401K rollover to Estate Account | Ed Slott and Company, LLC

401K rollover to Estate Account

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Hi, I am hoping someone can help clarify regarding 401k options where the owner is deceased and no beneficiary designated. A relative is executor of an estate where the unmarried deceased party held a 401k account totaling close to 1 million dollars. There were no designated beneficiaries on the account and the plan documents state the funds must be rolled over within 90 (now 30) days or the funds will be disbursed in a lump-sum. Further, the plan documents indicate the estate is the payable entity when there is no spouse or designated beneficiary.

To further complicate matters, the probate attorney has suddenly passed away and had no partners, which has caused great distress and difficulties in obtaining advice and original documents. The trust has 7 beneficiaries (one of which is charity).

From conducting research it appears this question has come up more than once in the past. Other posts have stated that an estate is not and cannot be a designated beneficiary and, therefore, is not eligible to receive a rollover from a 401k. The other postings point to 26 U.S.C. 402(c)(11) as the legal cite that prohibits a rollover from a 401k. Looking at the citation I do not see where it specifically disallows a rollover from a 401k, but through research I currently have the following interpretation:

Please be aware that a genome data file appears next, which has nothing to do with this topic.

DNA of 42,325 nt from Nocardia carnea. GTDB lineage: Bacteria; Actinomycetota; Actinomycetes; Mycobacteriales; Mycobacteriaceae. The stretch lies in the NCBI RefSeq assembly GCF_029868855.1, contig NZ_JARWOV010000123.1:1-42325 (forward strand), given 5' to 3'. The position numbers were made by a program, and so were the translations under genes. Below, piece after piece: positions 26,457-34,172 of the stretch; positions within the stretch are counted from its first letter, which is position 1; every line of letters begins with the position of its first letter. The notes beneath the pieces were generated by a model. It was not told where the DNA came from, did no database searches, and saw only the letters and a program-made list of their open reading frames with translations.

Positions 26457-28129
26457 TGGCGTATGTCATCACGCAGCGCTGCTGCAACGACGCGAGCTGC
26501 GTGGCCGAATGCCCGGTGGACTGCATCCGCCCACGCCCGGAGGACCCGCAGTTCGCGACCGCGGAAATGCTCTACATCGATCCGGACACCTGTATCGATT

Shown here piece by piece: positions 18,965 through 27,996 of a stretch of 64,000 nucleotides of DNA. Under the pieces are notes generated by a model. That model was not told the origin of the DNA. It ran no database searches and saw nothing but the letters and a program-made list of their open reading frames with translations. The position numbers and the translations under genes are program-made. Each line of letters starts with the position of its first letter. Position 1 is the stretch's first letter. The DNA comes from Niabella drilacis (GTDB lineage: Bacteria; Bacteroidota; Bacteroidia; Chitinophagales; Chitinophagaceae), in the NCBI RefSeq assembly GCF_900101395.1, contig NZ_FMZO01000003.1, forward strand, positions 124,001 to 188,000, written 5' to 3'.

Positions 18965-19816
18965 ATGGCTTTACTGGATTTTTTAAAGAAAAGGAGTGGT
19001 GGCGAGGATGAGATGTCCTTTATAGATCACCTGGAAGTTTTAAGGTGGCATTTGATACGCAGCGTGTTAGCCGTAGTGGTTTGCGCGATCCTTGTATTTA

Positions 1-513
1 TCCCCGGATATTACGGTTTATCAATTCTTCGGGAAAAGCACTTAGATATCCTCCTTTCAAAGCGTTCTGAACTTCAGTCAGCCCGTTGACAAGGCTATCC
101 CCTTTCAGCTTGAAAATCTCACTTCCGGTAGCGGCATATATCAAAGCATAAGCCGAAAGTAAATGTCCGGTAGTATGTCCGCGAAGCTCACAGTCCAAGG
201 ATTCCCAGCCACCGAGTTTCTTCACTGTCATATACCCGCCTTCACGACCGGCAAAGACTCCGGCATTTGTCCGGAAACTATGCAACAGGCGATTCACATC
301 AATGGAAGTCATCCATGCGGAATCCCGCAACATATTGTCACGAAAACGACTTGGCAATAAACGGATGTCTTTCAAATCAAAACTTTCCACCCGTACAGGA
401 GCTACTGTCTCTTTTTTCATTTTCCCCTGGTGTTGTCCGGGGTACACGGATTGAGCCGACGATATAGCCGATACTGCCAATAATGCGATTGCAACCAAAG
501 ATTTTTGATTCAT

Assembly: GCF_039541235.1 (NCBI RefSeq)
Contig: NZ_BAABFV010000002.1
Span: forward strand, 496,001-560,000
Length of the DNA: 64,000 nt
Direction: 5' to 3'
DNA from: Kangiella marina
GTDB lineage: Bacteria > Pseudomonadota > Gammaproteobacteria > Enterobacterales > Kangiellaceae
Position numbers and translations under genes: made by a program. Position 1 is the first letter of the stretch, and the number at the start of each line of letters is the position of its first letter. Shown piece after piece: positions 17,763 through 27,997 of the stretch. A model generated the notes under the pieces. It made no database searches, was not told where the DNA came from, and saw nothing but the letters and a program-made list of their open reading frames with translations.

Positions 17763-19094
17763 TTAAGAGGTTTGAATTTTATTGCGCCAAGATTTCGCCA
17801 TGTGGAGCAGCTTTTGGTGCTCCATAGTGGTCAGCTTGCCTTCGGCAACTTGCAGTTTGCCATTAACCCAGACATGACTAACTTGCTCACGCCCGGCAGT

Prior to 2007 rollovers from all types qualified plans (including 401k plans) to undesignated non-spouse beneficiaries were not permitted. Beginning in 2007 402(c)(11) permitted rollovers in limited circumstances from qualified trusts (specifically 401a plans) to non-spouse beneficiaries. This does not include 401k plans. Therefore, 402(c)(11) does not specifically disallow rollovers from 401k plans, but there is currently no area of law that would permit a rollover from a 401k to a non-spouse (undesignated) beneficiary.

Is the above interpretation correct? Or, is there a possibly better citation out there? Other family members have contacted multiple large brokerage firms and inquired if the funds may be rolled over. The brokerage firms have advised that a rollover to an estate account is possible and allowed. I have listened in to more than one call and the situation presented was accurate. I think the individuals who answer inquiries at these firms are thinking a rollover from one qualified plan to another should be ok, but lack technical knowledge in this specific area. Additionally, we have inquired with more than one CPA and have not been able to obtain clear answer.

Having heard a rollover should be ok from more than once source, the family members have a hard time accepting my interpretation that facilitating a rollover is not permissible. With time running short until the lump-sum is paid and considering the tax implications, tensions are running a bit high and I want to be able to provide an accurate legal cite and interpretation to the estate beneficiaries to help ensure the process continues on the right path. Any help would be greatly appreciated.